There are a couple of keys here. The first thing a GM must ensure is that his scouting staff embodies his ideology on drafting. In the 21st century, that should include an analytic approach which features a combination of game viewership, statistics tracking, hindsight analysis on past drafts, and a formulaic approach to see which prospects, even based off qualitative characteristics, are most likely to succeed. But even if it’s not all that, in order to evaluate a GM based on their drafting, the GM should be sure they’re getting the information THEY want.

How would I evaluate a scouting staff if I was a GM? Or a GM based on scouting if I was a President or Owner? Simple. Beyond simply observing their process, I would take all of their draft lists and create a scale to evaluate those based on an objective ranking of players, say five years into the future. It’s not perfect, since there’s still luck involved and you need time for it to become relevant – which often an owner doesn’t have in evaluating a GM – but at least it increases the sample size, and uses information and data the public doesn’t have to come to the best possible decision on whether a change needs to be made in terms of scouting and drafting.

On Drafting for Skill and Trading for Size

Kyle Dubas had the following quote in Elliotte Friedman’s great 30 thoughts columns this week:

“Here’s the way I look at it,” he said. “Right now, we aren’t good enough to be picky about smaller players. We need as many elite players as we can. If we get into playoffs and are too small, or overwhelmed, it’s easier to trade small for size than draft for size and trade for skill.” (bolding my own)

The quote struck me as interesting because it takes a fundamentally different angle on the size debate than the one I personally ascribe to, and I wonder whether it is simply a matter of semantics, or whether there is actually more to this.

My sense was always that size is not easier to trade for than skill – assuming we mean top 6 size and not grinder size – but that the reason you want to draft for skill was simply that skill players have a higher success rate than big players who don’t score as much. You prefer guys who can score over guys with size because once you accumulate enough of them, you can overpay for the big players that have succeeded, and not bear the risk that they may be busts.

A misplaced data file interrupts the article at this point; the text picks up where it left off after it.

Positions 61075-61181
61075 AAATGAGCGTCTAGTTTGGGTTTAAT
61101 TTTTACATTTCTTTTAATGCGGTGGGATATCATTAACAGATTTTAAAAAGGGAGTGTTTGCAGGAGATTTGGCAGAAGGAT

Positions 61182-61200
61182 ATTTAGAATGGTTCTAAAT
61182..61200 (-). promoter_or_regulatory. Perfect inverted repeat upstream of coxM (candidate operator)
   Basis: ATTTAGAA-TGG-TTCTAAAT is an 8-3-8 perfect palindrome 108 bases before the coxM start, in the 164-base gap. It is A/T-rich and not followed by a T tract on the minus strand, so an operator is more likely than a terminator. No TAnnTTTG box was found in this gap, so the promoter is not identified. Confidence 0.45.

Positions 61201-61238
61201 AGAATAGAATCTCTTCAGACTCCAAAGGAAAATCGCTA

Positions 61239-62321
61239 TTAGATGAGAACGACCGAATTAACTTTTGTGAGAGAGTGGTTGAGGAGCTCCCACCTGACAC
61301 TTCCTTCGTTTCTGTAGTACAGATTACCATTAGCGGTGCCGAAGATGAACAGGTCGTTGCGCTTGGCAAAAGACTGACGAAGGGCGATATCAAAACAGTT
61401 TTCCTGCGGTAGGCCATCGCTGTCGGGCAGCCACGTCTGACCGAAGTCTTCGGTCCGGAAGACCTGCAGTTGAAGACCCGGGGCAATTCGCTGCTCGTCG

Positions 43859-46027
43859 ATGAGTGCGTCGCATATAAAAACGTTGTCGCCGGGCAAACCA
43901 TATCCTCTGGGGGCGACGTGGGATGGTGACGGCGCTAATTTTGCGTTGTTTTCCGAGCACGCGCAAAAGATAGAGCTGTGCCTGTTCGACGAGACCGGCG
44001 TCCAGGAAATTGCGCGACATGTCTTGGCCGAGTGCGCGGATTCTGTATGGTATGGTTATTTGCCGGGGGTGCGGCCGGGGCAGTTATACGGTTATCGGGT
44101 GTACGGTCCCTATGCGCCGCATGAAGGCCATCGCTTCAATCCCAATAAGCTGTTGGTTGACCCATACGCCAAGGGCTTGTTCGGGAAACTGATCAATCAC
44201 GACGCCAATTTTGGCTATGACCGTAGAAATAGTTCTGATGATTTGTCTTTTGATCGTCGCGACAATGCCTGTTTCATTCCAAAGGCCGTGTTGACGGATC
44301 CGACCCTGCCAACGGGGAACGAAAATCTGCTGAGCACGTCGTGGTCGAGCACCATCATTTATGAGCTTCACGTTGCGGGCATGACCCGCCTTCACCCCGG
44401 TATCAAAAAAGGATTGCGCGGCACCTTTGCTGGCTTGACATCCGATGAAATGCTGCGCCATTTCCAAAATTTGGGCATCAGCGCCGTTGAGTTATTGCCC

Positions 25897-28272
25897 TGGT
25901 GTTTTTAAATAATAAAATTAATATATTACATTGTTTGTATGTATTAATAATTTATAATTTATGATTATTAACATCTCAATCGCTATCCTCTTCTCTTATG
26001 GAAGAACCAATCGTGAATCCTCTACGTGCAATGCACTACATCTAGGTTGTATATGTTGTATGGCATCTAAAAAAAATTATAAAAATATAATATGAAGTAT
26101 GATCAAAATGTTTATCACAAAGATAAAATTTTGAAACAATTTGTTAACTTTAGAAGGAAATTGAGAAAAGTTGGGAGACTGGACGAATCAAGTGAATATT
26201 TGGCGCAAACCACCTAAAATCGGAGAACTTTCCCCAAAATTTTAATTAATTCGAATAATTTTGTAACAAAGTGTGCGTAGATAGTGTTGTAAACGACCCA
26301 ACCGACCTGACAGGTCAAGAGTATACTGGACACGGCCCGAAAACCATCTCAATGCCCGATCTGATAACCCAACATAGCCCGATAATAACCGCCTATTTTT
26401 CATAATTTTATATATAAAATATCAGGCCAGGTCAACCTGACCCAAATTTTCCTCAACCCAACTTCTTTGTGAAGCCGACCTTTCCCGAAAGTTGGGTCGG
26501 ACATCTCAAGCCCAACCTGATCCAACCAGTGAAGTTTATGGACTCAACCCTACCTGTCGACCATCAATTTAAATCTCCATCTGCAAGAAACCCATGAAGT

For example, over give years you could ascribe to plan A or plan B.

Plan A is that you draft ten players over five first/second rounds who you hope will be the next Milan Lucic. Let’s say two of them work out, you then trade one of them (plus prospects) for a smaller skilled player, say a Tyler Seguin-type.

Plan B is that you draft ten players over five first rounds who you hope will be the next Claude Giroux. Let’s say five of them work out (note these probabilities aren’t based on much, but bear with me, maybe they’re not all Claude Giroux but five of them are top 6 scorers). You can then trade two of them for a Lucic, or better, a Nash, and suddenly you have more pieces than you had in Plan A.

In essence, trading for size was actually harder than trading for scoring, but you ended up better off drafting for skill because those players tend to become stars far more often.

DC Hockey Analytics Conference Presentations

Thank you to all who attended the DC Hockey Analytics Conference (#DCHAC) and watched via livestream. While there were some technical difficulties that prevented us from recording all of the presentations, we did manage to salvage a good portion of them. Here they are, as well as all of the slides.